As an unapologetically superior Londoner, I have come to Manchester and Liverpool armed with the usual array of prejudices about urban life "up north." Neighboring cities locked in the past, I thought. Poor, derelict, and down-at-heel, victims of the loss of major industries (manufacturing, in Manchester's case; shipping, in Liverpool's). And while Manchester gave birth to the pop group Oasis and Liverpool spawned the Beatles, the inhabitants of both cities are stereotyped as being chippy and debilitatingly parochial, while believing that the rest of Britain has something against them.
But Manchester's Oldham Street tells a different story. Vibrant and street-smart, this once-abandoned thoroughfare in the city's Northern Quarter is now alive with all manner of bohemia. I wander into Dry Bar, the drinking hole that kick-started the "Madchester" rave scene of the late 1980's. Founded by Tony Wilson, the force behind the city's influential record label Factory, the cavernous Dry Bar is already busy on a Saturday afternoon. A group of recuperating clubbers wearing high-tech running shoes and baggy combat pants lean against the long steel bar, nodding along to heavy dance beats and watching soccer results flash on a huge screen (in this city, football is religion). Across the street in the labyrinthine Affleck's Palace, four floors spill over with club gear and skateboard fashions, and the basement houses Isobar, a sexy dance club. A few doors down at Arc, abstract paintings by local graffiti artists hang beside brilliantly colored street wear. Above are the Smithfield Buildings, a former department store converted into highly desirable loft apartments.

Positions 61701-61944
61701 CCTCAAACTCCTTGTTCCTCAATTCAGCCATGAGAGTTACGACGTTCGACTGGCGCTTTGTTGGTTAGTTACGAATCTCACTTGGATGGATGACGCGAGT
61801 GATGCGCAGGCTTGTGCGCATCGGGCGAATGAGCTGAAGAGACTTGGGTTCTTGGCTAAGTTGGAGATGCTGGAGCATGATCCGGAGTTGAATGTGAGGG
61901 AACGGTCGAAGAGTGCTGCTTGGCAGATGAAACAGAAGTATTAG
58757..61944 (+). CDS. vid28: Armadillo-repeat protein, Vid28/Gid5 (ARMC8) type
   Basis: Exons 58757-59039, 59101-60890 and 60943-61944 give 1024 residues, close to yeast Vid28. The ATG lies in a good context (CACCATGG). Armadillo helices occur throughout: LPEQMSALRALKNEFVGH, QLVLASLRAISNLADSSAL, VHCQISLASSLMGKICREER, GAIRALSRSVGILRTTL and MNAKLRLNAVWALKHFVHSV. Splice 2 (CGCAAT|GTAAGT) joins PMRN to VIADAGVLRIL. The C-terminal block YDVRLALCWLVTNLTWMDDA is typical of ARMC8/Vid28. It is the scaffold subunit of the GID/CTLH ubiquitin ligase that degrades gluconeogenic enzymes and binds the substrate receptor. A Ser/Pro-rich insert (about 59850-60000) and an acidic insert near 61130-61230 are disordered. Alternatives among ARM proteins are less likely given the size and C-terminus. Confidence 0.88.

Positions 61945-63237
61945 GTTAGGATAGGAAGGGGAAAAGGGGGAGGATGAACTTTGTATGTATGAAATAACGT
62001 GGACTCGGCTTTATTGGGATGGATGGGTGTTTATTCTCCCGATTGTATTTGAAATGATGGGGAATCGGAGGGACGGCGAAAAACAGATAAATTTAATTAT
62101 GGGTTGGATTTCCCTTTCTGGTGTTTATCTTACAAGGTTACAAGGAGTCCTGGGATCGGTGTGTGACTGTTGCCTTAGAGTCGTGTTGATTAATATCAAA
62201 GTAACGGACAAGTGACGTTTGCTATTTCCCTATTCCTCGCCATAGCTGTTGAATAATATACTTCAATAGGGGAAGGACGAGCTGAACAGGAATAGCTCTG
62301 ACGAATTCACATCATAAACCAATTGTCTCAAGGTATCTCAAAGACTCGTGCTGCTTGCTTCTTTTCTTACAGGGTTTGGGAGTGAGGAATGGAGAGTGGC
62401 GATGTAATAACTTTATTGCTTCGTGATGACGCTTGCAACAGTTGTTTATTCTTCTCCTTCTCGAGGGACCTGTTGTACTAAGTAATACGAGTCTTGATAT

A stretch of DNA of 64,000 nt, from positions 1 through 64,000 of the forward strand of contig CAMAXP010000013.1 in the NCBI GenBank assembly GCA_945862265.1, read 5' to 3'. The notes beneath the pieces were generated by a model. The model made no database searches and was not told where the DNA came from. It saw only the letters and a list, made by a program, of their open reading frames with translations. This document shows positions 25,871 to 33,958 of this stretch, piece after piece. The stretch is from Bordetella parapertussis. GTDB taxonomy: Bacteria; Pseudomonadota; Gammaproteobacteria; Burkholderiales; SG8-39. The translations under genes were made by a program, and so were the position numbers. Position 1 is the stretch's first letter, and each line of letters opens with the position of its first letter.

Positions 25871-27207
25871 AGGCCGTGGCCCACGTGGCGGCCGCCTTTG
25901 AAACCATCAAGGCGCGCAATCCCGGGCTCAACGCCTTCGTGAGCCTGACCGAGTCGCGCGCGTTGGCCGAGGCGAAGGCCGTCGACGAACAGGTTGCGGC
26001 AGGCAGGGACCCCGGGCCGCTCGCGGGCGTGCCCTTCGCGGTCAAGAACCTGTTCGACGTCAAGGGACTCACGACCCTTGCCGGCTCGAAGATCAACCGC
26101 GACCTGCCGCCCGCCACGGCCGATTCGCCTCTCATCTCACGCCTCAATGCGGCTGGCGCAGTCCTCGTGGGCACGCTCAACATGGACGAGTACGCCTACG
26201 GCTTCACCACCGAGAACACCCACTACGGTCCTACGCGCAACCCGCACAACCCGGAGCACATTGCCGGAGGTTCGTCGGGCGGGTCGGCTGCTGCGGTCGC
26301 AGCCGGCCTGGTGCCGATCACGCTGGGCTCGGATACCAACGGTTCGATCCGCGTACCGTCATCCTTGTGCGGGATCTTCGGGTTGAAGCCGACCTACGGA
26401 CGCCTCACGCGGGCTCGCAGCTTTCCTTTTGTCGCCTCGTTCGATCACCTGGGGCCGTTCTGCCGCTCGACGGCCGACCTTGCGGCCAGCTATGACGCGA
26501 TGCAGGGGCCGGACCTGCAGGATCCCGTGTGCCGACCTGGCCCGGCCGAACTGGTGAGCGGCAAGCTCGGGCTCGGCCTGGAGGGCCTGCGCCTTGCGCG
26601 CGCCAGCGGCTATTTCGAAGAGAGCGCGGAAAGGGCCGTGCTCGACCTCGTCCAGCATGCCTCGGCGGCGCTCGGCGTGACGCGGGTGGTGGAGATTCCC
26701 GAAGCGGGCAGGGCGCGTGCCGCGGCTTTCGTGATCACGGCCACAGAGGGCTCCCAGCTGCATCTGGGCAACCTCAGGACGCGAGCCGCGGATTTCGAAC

The atmosphere reminds me of the way neglected parts of London-- Covent Garden in the 1980's; more recently Clerkenwell-- have been reinvented and revived. Districts like Kreuzberg in Berlin and Temple Bar in Dublin have undergone similar radical transformations. And, as I am to discover, the vibe is echoed in the heart of Liverpool around Concert Square. Previously an area of crumbling warehouses and stores, the square and its surrounding streets have become a mecca of slick bars and stylish cafés.
"A few years ago, no one ventured past the traffic lights at the start of Oldham Street," says Arc's energetic manager Ed Matthews, as he lunches on a toasted vegetarian-sausage sandwich and thick milk shake in the nearby Café Pop. Around him is a riot of kitsch: Elvis clocks, psychedelic furniture, 1970's album covers. "But now this is the counterculture, the flip side, what's next."